Like Anna and Elsa, it was going to take more than manipulation to divide Hook and Emma; it was going to take some villain intervention and free-will stripping. There was something darkly poetic about Hook’s heart—the very thing that defines him—being stolen from him and used against him. But the end of this episode also showed that, even without his heart, he’s going to fight to love Emma the way he feels she deserves to be loved. Regina being able to feel from her soul and without her heart made sense, and I think the same can be said of Hook’s devotion; his ability to be devoted to loving one person has carried him through centuries and across realms. And that intense kiss proved that he’s not going to let the fact that his heart is gone keep him from making Emma feel loved. In fact, it’s only going to make his devotion to her stronger because he’s afraid of leaving her.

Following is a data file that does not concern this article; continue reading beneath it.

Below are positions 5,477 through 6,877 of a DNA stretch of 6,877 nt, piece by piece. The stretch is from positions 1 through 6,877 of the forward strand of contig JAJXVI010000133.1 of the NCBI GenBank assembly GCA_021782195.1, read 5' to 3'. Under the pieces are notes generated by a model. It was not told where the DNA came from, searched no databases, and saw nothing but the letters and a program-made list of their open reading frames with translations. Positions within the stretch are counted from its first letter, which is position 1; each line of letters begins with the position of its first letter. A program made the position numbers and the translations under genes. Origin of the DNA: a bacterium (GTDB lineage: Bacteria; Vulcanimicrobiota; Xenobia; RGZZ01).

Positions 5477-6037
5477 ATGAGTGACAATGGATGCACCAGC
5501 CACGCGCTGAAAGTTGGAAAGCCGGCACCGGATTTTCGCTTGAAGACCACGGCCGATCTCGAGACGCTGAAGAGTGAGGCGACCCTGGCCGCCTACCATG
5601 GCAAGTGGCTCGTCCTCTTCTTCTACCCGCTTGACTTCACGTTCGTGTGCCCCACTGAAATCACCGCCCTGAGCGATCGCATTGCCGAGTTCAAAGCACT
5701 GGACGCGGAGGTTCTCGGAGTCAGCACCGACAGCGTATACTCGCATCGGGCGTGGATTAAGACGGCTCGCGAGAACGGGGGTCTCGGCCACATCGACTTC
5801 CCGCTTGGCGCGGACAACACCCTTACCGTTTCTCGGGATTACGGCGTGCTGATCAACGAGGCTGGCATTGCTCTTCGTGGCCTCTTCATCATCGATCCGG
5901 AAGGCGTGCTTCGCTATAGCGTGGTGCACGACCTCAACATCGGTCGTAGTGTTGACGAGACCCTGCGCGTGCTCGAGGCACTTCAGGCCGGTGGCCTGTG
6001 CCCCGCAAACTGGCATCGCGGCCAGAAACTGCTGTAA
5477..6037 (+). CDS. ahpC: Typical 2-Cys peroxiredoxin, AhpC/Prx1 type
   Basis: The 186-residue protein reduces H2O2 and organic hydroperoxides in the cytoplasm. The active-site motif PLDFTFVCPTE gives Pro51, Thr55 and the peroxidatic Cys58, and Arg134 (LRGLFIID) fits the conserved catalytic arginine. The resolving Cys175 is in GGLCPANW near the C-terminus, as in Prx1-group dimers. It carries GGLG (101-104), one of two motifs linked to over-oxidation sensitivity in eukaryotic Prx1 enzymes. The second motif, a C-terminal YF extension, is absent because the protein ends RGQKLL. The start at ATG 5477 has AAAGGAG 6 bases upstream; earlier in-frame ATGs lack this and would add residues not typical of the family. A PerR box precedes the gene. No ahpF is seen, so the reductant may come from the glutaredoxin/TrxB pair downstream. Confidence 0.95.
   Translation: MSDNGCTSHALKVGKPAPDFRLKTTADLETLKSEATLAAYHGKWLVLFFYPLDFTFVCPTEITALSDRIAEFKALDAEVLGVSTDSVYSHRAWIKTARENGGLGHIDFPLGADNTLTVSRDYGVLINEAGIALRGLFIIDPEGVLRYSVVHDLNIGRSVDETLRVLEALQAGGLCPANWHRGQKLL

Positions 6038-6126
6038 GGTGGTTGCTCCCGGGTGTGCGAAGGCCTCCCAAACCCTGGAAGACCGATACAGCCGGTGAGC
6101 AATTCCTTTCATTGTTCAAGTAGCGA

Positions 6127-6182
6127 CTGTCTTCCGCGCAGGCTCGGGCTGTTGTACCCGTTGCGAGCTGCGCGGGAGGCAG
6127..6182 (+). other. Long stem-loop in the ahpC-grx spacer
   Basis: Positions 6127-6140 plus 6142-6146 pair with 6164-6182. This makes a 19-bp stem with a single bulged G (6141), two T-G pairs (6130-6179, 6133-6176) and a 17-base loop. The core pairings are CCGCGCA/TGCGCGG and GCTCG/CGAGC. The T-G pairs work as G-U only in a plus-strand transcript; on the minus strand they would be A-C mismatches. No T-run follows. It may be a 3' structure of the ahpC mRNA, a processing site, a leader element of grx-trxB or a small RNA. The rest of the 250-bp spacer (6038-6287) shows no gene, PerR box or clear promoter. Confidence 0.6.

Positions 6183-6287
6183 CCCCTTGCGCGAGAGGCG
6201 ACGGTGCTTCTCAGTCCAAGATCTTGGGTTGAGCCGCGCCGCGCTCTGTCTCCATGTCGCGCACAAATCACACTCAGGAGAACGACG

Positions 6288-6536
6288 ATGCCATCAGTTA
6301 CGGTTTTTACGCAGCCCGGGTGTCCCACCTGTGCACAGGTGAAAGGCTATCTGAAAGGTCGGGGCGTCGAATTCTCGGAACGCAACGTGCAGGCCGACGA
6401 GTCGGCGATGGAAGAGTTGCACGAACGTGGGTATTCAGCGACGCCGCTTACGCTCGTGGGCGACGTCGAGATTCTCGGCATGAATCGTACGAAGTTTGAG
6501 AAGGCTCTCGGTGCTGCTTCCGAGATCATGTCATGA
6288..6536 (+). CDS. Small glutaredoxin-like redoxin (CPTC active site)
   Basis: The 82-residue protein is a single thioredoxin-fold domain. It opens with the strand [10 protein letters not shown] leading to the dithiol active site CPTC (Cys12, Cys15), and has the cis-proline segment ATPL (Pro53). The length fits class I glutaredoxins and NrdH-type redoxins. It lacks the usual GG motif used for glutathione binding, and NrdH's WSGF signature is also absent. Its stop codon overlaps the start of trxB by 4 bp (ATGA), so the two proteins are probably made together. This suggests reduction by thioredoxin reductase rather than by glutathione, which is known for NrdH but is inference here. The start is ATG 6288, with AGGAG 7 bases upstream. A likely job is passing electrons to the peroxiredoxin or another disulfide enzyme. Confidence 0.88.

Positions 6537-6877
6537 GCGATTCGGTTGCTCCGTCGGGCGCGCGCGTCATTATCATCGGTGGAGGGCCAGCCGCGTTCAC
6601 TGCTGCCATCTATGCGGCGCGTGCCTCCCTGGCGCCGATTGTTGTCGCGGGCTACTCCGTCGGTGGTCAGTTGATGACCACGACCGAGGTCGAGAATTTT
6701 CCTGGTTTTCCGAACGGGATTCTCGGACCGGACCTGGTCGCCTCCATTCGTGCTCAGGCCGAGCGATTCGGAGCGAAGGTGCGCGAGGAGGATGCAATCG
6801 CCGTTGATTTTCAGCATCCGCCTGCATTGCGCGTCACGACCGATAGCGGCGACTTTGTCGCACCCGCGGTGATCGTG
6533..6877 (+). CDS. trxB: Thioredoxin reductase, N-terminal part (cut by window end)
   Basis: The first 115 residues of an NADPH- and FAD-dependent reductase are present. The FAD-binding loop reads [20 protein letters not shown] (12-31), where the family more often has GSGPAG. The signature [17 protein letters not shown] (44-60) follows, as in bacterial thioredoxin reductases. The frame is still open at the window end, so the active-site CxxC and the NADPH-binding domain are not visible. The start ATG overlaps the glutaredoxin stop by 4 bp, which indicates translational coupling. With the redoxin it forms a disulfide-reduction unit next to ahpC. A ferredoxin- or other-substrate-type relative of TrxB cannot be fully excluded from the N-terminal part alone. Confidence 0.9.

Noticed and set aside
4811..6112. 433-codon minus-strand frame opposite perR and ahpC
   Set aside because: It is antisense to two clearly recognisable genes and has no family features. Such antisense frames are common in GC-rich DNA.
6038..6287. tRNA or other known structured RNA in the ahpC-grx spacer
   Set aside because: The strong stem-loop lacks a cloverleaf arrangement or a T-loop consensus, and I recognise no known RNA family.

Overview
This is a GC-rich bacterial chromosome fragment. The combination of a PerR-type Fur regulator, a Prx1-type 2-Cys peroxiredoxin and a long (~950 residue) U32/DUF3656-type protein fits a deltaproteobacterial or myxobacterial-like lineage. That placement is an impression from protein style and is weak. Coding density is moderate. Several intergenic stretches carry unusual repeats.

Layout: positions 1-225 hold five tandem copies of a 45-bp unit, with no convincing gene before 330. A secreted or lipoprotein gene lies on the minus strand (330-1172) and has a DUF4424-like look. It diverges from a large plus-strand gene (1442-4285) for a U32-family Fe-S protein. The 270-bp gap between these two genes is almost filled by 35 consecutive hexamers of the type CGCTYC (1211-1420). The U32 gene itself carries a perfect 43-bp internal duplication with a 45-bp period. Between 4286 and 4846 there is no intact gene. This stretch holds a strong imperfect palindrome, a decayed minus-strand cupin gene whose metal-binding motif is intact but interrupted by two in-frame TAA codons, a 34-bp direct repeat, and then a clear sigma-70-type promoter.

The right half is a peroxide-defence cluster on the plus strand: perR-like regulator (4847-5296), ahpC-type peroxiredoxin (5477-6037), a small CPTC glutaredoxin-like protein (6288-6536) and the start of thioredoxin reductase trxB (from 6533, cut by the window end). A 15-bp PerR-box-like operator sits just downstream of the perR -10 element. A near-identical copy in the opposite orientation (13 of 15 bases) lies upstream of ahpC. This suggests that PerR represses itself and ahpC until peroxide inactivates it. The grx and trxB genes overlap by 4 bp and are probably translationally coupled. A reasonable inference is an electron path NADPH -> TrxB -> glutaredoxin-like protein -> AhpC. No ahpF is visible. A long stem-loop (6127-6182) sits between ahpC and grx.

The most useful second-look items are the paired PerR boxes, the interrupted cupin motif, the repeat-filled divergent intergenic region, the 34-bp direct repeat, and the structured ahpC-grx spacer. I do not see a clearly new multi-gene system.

It will be interesting to see how this all plays out because it seems that Emma already knows something is up with him. I don’t know how she’ll find out about his heart, but she will. And she’s finally in a place where she can both fight for his heart using her most powerful and controlled magic and fight for him to see the good in himself through his darkness, because that last moment of him grabbing the hat showed in a very painful way how much he hates himself for doing Rumplestiltskin’s bidding. O’Donoghue played that disgust perfectly, and, if nothing else, this story is going to give him even more great acting moments before it’s all done.